Bravo fallout survivor Lemeyo Abon died this week after collapsing and going into a coma on February 5. One of the few remaining Rongelap people alive who experienced the “snowstorm” of radioactive fallout from the 1954 Bravo test, she was in the Majuro hospital Intensive Care Unit until her death early Monday morning.
“Lemeyo was full of life and at the same time was a strong advocate for her cause as a nuclear survivor,” long-time Rongelap Mayor James Matayoshi said.
She died just a few days short of the 64th anniversary of the March 1 Bravo test at Bikini, the largest hydrogen bomb exploded by the United States. Lemeyo’s story is told in the book Longing for My Home Island by Hanyuda Yuki with large, graphic photos by Shimada Kousei.
“When I was 13 years old, the Bravo hydrogen bomb exploded on the next island,” Lemeyo says in the book. “It was early morning when we were preparing for breakfast outside the house.
“All of a sudden, dazzling light glared around the area and then the sky became red very quickly. We heard the very loud sound, ‘BOOM!’ and the ground began to shake violently. The roof was blown away and a number of coconut trees had fallen down. Indeed I was scared.”
Over her lifetime Lemeyo was interviewed by a long procession of international journalists with German and Australian television crews interviewing her in 2018. Her last interview was with a Swedish journalist in late January.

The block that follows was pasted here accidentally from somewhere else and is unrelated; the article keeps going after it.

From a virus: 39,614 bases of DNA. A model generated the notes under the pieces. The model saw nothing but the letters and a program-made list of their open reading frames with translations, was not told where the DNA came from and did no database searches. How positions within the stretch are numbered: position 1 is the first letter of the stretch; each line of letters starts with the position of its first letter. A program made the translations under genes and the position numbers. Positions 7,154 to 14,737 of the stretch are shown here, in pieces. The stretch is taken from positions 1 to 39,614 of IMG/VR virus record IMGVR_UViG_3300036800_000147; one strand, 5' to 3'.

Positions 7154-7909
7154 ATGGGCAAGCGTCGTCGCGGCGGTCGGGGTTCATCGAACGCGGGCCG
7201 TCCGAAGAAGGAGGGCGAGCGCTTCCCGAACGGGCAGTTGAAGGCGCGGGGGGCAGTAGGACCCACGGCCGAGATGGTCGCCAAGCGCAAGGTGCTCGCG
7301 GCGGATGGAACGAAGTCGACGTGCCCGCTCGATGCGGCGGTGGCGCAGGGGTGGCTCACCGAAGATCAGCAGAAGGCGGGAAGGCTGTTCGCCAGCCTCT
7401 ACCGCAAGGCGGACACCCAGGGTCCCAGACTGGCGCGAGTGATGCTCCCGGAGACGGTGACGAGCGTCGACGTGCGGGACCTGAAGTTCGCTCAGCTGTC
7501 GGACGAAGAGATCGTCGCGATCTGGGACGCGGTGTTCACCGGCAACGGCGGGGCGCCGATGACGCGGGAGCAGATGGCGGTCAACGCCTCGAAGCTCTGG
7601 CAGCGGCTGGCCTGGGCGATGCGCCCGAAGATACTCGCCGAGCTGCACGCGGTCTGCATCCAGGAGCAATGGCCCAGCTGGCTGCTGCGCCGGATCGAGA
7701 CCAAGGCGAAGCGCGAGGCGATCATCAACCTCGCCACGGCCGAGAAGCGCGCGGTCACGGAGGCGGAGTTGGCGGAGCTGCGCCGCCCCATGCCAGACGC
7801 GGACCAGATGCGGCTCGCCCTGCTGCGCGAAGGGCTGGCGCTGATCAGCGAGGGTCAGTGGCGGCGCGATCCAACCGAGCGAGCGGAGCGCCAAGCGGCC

Tributes to Lemeyo began pouring in shortly after her death. Lemeyo, 77, was an eloquent advocate for justice for Marshall Islands victims of the US nuclear weapons testing programs.
She was “a strong advocate for Rongelap for a long time,” said Alson Kelen, a Bikinian who is a member of the RMI’s National Nuclear Commission.
In December, the Japan Times quoted Lemeyo, who described the devastating social and cultural impact of the nuclear testing and subsequent relocations on the Rongelap community. “What’s important is a place to call home, a place to live freely,” she said. “The identity of being a Marshallese is gone when you’re moved to another place. In a way, it took away our identity, and that’s what bothers me most.”
National Nuclear Commissioner Bill Graham said that despite the personal pain and suffering Lemeyo endured, “she could summon some inner strength to block that out of her mind and appear to be as cheerful a person as one might imagine.”
In 2012, Lemeyo was present in Geneva when the UN Human Rights Council received the report of UN Special Rapporteur Calin Georgescu on the Marshall Islands nuclear testing legacy.
“At the UN in 2012, when she began to read her statement to the Council and gathering of the world’s nations, she caused a busy room of self-important people to stop and truly listen,” said Dr. Barbara Rose Johnston, an environmental scientist and anthropologist who was with Lemeyo in Geneva.
“Her two-minute account of what it means to survive nuclear war resonated. It was the only moment in the entire day in which the room stilled, and people truly listened. If ever there was a moment that gave new wind in the Nuclear Prohibition Treaty sails — that was the moment.”
Lemeyo is survived by nine children — Charity Jilej, Wilmina Almen, and Banter Abon, C-Rose Abon, Grace Abon, Christopher Abon, Mindy Abon, Irene Abon, and Tommy Abon. She also has 40 grandchildren and 39 great grandchildren.
Read more about this in the February 23, 2018 edition of the Marshall Islands Journal.